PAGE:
Unconstrained Bonds in an ETF: Flexibility, Discipline and Transparency

Chief Investment Officer, Fixed Income and Model Portfolios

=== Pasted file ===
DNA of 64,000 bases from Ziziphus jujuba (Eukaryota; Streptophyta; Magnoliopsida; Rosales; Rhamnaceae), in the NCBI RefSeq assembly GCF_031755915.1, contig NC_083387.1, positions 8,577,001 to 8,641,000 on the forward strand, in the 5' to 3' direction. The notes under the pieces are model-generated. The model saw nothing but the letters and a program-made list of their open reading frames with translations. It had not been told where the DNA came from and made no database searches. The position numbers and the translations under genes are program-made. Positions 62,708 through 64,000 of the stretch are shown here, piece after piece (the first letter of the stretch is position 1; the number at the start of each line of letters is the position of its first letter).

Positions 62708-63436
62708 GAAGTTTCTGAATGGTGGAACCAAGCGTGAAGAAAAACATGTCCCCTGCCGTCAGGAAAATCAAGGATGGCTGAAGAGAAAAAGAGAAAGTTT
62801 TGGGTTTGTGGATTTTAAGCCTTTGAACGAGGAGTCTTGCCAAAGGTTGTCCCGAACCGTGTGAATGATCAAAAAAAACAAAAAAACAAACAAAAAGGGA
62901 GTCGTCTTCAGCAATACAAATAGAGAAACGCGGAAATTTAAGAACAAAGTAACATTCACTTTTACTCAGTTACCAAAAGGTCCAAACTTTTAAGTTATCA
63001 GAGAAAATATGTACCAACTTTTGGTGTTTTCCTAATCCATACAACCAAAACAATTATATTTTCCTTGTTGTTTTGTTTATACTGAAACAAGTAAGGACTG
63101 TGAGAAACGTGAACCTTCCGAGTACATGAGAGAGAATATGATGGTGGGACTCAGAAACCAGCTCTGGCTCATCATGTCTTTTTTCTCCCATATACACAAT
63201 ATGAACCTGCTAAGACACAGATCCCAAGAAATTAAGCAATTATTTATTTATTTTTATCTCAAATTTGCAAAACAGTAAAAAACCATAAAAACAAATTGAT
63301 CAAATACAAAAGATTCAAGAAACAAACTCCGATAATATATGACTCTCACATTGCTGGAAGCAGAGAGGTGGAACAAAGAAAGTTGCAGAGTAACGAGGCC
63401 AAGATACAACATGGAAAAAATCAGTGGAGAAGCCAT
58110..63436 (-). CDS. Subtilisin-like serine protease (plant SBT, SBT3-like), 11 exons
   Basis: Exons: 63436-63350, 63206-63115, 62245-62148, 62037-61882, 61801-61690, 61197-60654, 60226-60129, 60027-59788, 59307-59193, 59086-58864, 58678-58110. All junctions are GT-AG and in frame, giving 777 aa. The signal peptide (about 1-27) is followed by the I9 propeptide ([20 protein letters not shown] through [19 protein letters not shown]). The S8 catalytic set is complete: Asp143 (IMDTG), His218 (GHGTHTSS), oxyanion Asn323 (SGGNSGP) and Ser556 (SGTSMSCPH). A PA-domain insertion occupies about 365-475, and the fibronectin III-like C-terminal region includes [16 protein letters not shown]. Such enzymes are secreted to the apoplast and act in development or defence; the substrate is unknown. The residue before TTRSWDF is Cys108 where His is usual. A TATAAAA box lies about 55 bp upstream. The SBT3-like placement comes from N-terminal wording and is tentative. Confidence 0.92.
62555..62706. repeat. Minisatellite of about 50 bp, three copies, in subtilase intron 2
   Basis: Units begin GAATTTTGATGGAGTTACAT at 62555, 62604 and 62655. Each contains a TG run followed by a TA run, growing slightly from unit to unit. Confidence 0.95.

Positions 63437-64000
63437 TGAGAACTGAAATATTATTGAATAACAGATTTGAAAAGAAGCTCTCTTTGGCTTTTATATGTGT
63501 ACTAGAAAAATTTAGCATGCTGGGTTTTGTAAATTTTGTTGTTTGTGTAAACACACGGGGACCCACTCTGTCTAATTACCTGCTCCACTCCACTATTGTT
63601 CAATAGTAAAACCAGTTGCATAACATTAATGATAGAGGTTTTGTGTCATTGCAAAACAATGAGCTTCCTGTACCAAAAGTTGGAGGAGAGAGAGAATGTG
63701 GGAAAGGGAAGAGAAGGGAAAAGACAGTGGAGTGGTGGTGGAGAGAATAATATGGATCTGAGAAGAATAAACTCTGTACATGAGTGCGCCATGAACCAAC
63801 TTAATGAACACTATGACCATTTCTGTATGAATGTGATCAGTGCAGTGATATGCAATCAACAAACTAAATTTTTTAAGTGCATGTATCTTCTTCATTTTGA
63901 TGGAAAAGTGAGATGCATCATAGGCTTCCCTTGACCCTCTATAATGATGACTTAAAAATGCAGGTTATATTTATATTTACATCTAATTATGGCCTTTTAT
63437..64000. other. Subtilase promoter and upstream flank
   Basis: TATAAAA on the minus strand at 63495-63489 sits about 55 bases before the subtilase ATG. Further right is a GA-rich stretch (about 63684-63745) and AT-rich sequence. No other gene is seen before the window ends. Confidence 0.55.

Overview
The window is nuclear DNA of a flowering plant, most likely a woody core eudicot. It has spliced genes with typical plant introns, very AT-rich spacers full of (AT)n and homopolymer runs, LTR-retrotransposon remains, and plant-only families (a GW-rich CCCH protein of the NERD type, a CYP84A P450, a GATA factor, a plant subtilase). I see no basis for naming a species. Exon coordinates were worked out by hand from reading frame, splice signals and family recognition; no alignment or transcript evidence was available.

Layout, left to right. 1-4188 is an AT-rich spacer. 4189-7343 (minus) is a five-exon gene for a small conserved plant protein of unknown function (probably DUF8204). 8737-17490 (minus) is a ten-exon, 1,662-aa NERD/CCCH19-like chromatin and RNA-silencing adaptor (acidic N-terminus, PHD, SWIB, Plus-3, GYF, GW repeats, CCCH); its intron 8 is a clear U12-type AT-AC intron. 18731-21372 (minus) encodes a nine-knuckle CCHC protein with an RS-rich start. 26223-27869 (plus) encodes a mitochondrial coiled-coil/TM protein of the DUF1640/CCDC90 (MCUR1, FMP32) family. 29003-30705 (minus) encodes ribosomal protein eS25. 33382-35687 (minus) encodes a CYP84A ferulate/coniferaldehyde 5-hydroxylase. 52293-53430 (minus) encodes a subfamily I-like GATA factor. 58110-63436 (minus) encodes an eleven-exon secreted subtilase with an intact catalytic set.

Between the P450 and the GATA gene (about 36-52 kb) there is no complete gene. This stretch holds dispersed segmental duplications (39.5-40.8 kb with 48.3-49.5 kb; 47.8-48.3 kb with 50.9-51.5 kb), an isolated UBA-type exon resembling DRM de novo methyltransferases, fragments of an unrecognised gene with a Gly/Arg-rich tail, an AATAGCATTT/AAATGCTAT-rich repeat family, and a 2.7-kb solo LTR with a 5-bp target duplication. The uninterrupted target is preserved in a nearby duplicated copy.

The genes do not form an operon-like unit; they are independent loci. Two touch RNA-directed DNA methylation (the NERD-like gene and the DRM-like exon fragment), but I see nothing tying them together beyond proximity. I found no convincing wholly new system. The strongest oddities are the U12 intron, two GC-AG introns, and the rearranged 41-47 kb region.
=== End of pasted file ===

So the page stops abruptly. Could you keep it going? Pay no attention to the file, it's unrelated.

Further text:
While the adoption of unconstrained bond strategy mutual funds has increased markedly in recent years, some critics remain uncomfortable giving “free rein” to their portfolio managers. With transparency limited and often provided only on a lagged basis, investors are being forced to buy a manager as opposed to a portfolio of assets. Yet, in today’s uncertain market environment, investors may need to permit a more flexible approach to fixed income portfolio management. However, discipline and transparency need not be inconsistent with an unconstrained bond strategy. In fact, these benefits of the exchange-traded fund (ETF) structure form the foundation of the WisdomTree Western Asset Unconstrained Bond Fund (UBND). As we explained earlier, unconstrained bond strategies exist along a continuum of volatility that portfolio managers are comfortable with in order to generate total returns. Some are very aggressive and target equity-like volatility; some may also employ a fair degree of financial leverage. Others seek to generate a risk profile that is more consistent with a core fixed income portfolio. For these funds, the goal is simply to give the portfolio managers the flexibility to take advantage of value in the global fixed income universe, while enabling them to mitigate exposure to less desirable characteristics. Traditional Bond Volatility with Value-Seeking Mandate The WisdomTree Western Asset Unconstrained Bond ETF targets 3% to 5% volatility—very representative of traditional bond indexes—while trying to find the most value in the fixed income universe. The Fund incorporates the best macroeconomic and credit selection ideas of Western Asset Management Company’s investment process into a single portfolio. UBND: Target Allocation Ranges by Fixed Income Sector UBND-Target-Allocation3 The Fund intends to follow these guardrails1   • No financial leverage   • At least 50% invested in investment-grade fixed income   • No more than 25% in non-U.S. currency exposure   • No more than 25% emerging markets exposure   • Duration managed between-3 and 8   As we show above, while UBND is unconstrained by a mandate to track a traditional fixed income benchmark, the actual implementation of the strategy will adhere to broad guideposts and prescribed ranges. Put another way, the managers have significant latitude in navigating changes in the market, not free rein. In our view, in the current environment, Western Asset's depth of expertise across all sectors of fixed income provides investors with a powerful option to gain exposure to a much broader subset of the global fixed income markets in search of total returns. Unconstrained Transparency Removes Black-box Element Of course, as an active yet fully transparent ETF, the Fund’s holdings are published every day at wisdomtree.com. For investors, knowing what they hold each day allows them to manage risk across their portfolios in greater detail. In our view, this enhanced visibility should help diffuse some of the “black box” anxiety that has dissuaded investors from unconstrained mandates in the past. With daily transparency into the holdings, investors can incorporate the strategy into their portfolios and manage risk with a great deal of precision. Window into Western Asset’s Views In a similar vein, one of the least appreciated elements of an unconstrained bond ETF is the additional insight investors can receive from one of the largest fixed income-only managers in the world. With Western Asset Management Company currently managing more than $466 billion in assets through its many offices around the world, its views on the market drive the portfolio construction process. In 2014, Morningstar named several members of UBND’s portfolio management team as its Fixed Income Fund Manager of the Year. On a daily basis, investors can review the composition of the portfolio to understand Western Asset’s view on interest rate and credit risk, as well as sectors and geography. So how is Western Asset Management Company currently viewing the world? Global growth is slow and uneven, but set to improve, highlighted by the continuation of modest growth in the United States, a recovery in Europe and a soft landing in China. With global inflation subdued, global central banks will remain accommodative, and rate normalization in the United States will proceed, albeit very slowly. Western Asset Management Company is positioning assets with this recovery in mind, tilting toward credit-sensitive sectors relative to government bonds. Income opportunities exist outside of core fixed income in non-agency mortgage-backed securities, emerging market debt and high-yield corporate credit. Given the unevenness of the recovery, duration positioning will remain tactical, though the long-term bias is toward higher rates and a flatter yield curve.         1Source: Western Asset, as of 3/31/15. Investment guidelines targeted by sub-advisor. Please view the Fund’s prospectus for statutory limits.